Our careers permeate into everything we do. When I get invested in my work, I am no longer Anthony or the writer with the nickname Zombiepaper, I am an entity in complete service to my employer. (Oops.) We all sacrifice our humanities for money and security, though. In this first in a 12-day exploration of careers, let’s talk about “the gig life,” and how I retain, or restore, my humanity while working hard and smart.
Let’s start with the most essential tool:
How To Win Friends and Influence People is the best tool for business. Memorize it. As a contractor, consultant, or touring worker, you live and die by your rapport. You won’t be successful if you’re a jerk. Playing nicely and being friendly is more important than any technical skill you could learn before your next gig.
Find ways to bring your hobbies with you.
It’s easy for me to skip writing if I’m out and about. I enjoy writing at home most with my trusty keyboard. Some gigs have long hours. This photographed tablet is becoming my way to write rough drafts wherever, then edit where I’m most comfortable. I’m also comfortable bringing up my other hobbies in conversation.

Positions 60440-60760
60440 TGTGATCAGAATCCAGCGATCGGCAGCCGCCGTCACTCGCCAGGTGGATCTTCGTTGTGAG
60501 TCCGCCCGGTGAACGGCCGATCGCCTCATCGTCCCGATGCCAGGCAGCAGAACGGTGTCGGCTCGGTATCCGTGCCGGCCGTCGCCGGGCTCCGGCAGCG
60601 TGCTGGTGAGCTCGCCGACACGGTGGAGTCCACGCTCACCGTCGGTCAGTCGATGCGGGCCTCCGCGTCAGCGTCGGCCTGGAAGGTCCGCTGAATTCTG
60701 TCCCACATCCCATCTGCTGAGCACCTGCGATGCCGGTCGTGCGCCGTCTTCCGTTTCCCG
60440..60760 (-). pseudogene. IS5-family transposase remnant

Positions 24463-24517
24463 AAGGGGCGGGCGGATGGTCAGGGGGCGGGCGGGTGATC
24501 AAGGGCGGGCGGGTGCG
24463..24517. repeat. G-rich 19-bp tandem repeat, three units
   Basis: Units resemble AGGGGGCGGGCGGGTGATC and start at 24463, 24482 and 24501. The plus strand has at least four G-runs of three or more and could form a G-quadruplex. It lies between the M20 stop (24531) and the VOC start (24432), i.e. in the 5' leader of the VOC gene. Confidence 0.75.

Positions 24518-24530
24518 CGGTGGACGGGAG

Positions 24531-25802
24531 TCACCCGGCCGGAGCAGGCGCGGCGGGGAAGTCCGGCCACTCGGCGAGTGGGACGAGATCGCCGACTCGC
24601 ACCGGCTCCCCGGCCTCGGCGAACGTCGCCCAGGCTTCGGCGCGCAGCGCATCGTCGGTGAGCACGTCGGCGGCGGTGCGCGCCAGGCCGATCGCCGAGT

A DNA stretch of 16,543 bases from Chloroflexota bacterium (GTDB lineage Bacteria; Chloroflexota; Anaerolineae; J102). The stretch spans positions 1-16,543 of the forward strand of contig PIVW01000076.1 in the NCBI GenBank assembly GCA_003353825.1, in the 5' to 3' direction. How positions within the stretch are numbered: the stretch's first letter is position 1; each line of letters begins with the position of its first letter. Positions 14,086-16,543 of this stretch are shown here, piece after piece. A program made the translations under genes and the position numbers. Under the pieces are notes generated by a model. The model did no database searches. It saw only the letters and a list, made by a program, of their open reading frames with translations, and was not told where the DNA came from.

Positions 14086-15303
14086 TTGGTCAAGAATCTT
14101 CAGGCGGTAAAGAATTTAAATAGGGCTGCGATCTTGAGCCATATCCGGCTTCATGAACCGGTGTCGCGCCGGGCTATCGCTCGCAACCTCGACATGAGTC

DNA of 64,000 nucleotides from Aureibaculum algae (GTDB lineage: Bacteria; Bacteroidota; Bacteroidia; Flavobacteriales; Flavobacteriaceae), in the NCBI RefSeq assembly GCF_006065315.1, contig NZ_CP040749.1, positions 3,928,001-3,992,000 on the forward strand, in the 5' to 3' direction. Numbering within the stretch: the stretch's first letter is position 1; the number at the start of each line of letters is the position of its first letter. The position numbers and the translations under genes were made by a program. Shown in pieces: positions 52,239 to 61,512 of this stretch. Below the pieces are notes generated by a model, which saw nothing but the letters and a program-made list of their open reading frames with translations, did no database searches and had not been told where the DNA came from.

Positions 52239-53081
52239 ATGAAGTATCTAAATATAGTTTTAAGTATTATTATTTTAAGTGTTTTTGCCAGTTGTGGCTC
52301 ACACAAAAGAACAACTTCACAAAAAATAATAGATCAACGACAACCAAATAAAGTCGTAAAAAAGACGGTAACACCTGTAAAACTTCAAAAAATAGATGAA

Keep work at work.
Let’s say you’re paid to work 40 hours per week. That extra hour you spent as a salaried employee checking email is gone as a contractor. Don’t fall into that trap. Don’t worry about falling behind. If the company were in great shape, they wouldn’t be paying double/triple for outside help.
Establish communication schedules.
My success as a contractor is thanks to updating my recruiter and manager weekly. No exceptions! Schedule it! Write a daily summary toward the end of every shift for yourself then summarize it in one sentence for them. If I’m falling behind, that’s my time to prove I need help.
Enjoy yourself and the company of others.
The Gig Life is hard. You’re in a new environment with new circumstances. It’s easy to get stressed out. Don’t worry. No one is paying as careful attention to your faults as you, so laugh off spilling your water, getting lost, or calling someone by the wrong name. No one expects perfection.
Everyone expects disaster.
Every contract gig I’ve done has been to fill an immediate need. Usually, it’s a big project in trouble or transitioning employees. If you jump in, get your hands dirty, try your best, admit any mistakes forthright, you’ll usually eke out success by the second week.
Don’t be deadweight.
When you ask for help, be respectful of their time, ask early, schedule time, don’t make assumptions unless it’s a low-stakes task, and document everything. If you encounter the same questions multiple times, you can ask for specific clarifications over general instructions.
The Gig Life is all about filling in the cracks in an organization.
It’s usually contract-to-hire, or a demo videogame with a buy-it-now option.
Don’t settle unless you’re ready.
Every gig should augment your success and humanity.